The Crypt of Civilization was sealed 83 years ago. It won't be opened again until the year 8113 CE.
While studying Ancient Egypt, Dr Thornwell Jacobs was struck by how little accurate information about ancient civilizations had survived. He realized that virtually all our knowledge of life in Ancient Egypt came from just a few sources: the pyramids and a few inscribed tablets found in ancient Assyria.
The idea struck him that it would be helpful – in fact, our "archaeological duty" – to leave behind records of how we lived for future civilizations to study. He had conceived of the first modern-day time capsule, a term he would then invent.
In Phoebe Hearst Hall at Oglethorpe University in Georgia – of which he was president – Jacobs set about creating that time capsule. It was a large room that would be filled with artifacts from 1930s life and knowledge of the last 6,000 years, buried in a defunct swimming pool.
The vault was designed to act as a sort of pharaoh's tomb, and contained recordings of clarinetist Artie Shaw who was popular in the 1930s, movies showing photographed events from 1898 onwards, and 100 books on microfilm. Everyday artifacts included a little model of Donald Duck. However, no gold, jewelry, or other items of value were included.
A "book of records" listing and describing all the items and their use was also left for future humans, or a new breed of hyper-intelligent dogs – whoever is in charge at the time.
It's worth noting that Jacobs' choice of objects for inclusion is very much a reflection of the time and of his prejudiced beliefs, and therefore not necessarily a true snapshot of 1930s America.
Paul Hudson, co-founder of Oglethorpe University’s International Time Capsule Society, described the crypt as "pulsating with life. It's a living, breathing thing. It's older than I am and it's bigger than all of us. Can you imagine a cultural anthropologist in the year 8113 opening the crypt? It would be like a treasure trove. Even things like dental floss would be fascinating."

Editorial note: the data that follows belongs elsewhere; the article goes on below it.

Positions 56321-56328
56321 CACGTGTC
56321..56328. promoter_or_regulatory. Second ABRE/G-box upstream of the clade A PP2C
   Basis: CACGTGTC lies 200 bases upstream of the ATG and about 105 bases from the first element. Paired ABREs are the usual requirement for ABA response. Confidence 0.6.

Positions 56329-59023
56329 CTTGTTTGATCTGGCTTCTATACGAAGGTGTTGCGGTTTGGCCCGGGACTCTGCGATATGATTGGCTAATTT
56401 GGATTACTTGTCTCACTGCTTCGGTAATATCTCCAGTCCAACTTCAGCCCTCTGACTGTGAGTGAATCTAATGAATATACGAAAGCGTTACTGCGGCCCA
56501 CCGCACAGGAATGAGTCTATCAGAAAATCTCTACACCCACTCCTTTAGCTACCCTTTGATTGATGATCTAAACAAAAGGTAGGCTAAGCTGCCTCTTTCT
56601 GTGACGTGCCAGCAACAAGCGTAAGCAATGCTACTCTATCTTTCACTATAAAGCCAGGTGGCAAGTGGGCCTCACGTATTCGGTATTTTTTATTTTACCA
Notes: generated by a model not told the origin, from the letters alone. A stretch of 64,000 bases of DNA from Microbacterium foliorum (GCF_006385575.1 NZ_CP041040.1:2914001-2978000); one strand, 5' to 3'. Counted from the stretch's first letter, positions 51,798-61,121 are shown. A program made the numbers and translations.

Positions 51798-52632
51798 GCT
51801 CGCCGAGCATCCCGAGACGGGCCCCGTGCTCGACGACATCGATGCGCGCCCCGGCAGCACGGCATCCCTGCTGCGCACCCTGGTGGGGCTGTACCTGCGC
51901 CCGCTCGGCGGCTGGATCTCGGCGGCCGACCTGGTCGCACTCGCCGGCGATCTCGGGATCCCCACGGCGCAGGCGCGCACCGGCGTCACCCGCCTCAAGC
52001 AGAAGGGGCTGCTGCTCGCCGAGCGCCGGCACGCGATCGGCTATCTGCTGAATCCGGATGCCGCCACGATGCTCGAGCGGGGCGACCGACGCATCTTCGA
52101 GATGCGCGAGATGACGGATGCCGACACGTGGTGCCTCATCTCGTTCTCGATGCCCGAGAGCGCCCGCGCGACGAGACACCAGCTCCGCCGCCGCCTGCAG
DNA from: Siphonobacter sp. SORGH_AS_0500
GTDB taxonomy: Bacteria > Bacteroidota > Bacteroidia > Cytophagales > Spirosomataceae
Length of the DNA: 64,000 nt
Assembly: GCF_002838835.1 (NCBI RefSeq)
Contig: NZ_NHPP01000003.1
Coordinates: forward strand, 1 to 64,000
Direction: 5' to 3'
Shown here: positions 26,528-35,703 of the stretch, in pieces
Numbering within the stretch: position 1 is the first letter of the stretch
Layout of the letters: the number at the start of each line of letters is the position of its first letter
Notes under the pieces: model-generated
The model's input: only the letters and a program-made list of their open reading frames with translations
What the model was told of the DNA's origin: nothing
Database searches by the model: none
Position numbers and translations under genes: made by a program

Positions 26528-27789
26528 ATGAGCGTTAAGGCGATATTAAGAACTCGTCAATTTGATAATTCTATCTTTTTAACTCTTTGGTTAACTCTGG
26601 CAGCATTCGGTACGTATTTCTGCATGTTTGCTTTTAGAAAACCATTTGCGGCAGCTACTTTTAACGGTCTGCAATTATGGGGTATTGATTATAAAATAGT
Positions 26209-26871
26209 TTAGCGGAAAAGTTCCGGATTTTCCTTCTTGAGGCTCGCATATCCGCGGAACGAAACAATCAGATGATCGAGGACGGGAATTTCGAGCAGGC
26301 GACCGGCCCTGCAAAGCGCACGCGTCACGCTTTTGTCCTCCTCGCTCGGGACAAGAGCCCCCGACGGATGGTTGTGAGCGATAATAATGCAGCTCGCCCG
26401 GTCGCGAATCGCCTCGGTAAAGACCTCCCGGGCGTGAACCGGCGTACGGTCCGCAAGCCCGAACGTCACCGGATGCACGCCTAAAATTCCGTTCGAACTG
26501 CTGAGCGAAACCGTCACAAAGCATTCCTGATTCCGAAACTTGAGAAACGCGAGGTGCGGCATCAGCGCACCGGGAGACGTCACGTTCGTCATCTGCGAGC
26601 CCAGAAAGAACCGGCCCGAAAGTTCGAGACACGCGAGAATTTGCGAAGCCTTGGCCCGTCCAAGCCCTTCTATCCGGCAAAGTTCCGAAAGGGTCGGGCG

He realized that there would likely be a language barrier between us (dead) and whoever found it (not dead), making the books inside the capsule nothing but useless paperweights. The solution he chose, he named a "language integrator". The hand-cranked device displayed pictures of objects, as well as the name of that object written in English. A voice on the phonograph would speak the name aloud, at the same time.
The opening date for the time capsule was set at 8113 CE. Jacobs explained that in 1936 – when he conceived of the idea – that 6,177 years had elapsed since the creation of the Egyptian calendar. He wanted whoever (or whatever) opened the vault to see a glimpse of the midpoint between their day and the Ancient Egyptians.
For now, you cannot go inside. But if you can't wait 6,000 years for a glimpse of the crypt, you can visit the sealed door.
Four years after Jacobs had the idea, as the world engaged in World War II, the vault was sealed, hopefully to be found again millennia from now. The optimistic view of humanity's longevity was a stark contrast to the note Jacobs left in the crypt.
"The world is engaged in burying our civilization forever, and here in this crypt we leave it to you."
An earlier version of this article was published in May 2022.